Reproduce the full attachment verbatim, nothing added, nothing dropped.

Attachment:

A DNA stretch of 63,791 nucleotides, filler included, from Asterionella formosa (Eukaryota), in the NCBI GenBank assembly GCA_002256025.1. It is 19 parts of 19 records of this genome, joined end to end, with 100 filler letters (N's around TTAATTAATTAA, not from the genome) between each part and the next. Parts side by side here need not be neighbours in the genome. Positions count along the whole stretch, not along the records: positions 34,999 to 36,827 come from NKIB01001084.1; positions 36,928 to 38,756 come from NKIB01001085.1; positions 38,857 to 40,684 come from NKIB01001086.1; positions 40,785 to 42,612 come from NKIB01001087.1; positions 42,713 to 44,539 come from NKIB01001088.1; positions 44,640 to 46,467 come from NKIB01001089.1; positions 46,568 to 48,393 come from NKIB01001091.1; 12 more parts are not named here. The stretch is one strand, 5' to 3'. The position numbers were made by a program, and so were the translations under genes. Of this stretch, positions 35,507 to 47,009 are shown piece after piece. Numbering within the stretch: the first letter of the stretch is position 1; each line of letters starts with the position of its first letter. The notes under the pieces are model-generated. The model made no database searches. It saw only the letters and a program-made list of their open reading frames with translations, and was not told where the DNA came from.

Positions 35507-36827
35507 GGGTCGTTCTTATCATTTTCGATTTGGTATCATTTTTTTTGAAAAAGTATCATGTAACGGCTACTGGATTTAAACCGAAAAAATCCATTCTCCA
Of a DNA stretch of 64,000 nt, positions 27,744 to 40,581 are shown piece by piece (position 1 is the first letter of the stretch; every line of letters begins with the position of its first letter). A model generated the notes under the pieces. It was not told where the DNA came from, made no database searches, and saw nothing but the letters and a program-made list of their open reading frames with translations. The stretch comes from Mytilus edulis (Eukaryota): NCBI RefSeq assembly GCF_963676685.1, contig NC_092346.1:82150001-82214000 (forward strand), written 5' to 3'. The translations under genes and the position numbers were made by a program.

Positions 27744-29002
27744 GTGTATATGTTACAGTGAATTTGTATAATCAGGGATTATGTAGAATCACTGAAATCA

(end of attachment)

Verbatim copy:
A DNA stretch of 63,791 nucleotides, filler included, from Asterionella formosa (Eukaryota), in the NCBI GenBank assembly GCA_002256025.1. It is 19 parts of 19 records of this genome, joined end to end, with 100 filler letters (N's around TTAATTAATTAA, not from the genome) between each part and the next. Parts side by side here need not be neighbours in the genome. Positions count along the whole stretch, not along the records: positions 34,999 to 36,827 come from NKIB01001084.1; positions 36,928 to 38,756 come from NKIB01001085.1; positions 38,857 to 40,684 come from NKIB01001086.1; positions 40,785 to 42,612 come from NKIB01001087.1; positions 42,713 to 44,539 come from NKIB01001088.1; positions 44,640 to 46,467 come from NKIB01001089.1; positions 46,568 to 48,393 come from NKIB01001091.1; 12 more parts are not named here. The stretch is one strand, 5' to 3'. The position numbers were made by a program, and so were the translations under genes. Of this stretch, positions 35,507 to 47,009 are shown piece after piece. Numbering within the stretch: the first letter of the stretch is position 1; each line of letters starts with the position of its first letter. The notes under the pieces are model-generated. The model made no database searches. It saw only the letters and a program-made list of their open reading frames with translations, and was not told where the DNA came from.

Positions 35507-36827
35507 GGGTCGTTCTTATCATTTTCGATTTGGTATCATTTTTTTTGAAAAAGTATCATGTAACGGCTACTGGATTTAAACCGAAAAAATCCATTCTCCA
Of a DNA stretch of 64,000 nt, positions 27,744 to 40,581 are shown piece by piece (position 1 is the first letter of the stretch; every line of letters begins with the position of its first letter). A model generated the notes under the pieces. It was not told where the DNA came from, made no database searches, and saw nothing but the letters and a program-made list of their open reading frames with translations. The stretch comes from Mytilus edulis (Eukaryota): NCBI RefSeq assembly GCF_963676685.1, contig NC_092346.1:82150001-82214000 (forward strand), written 5' to 3'. The translations under genes and the position numbers were made by a program.

Positions 27744-29002
27744 GTGTATATGTTACAGTGAATTTGTATAATCAGGGATTATGTAGAATCACTGAAATCA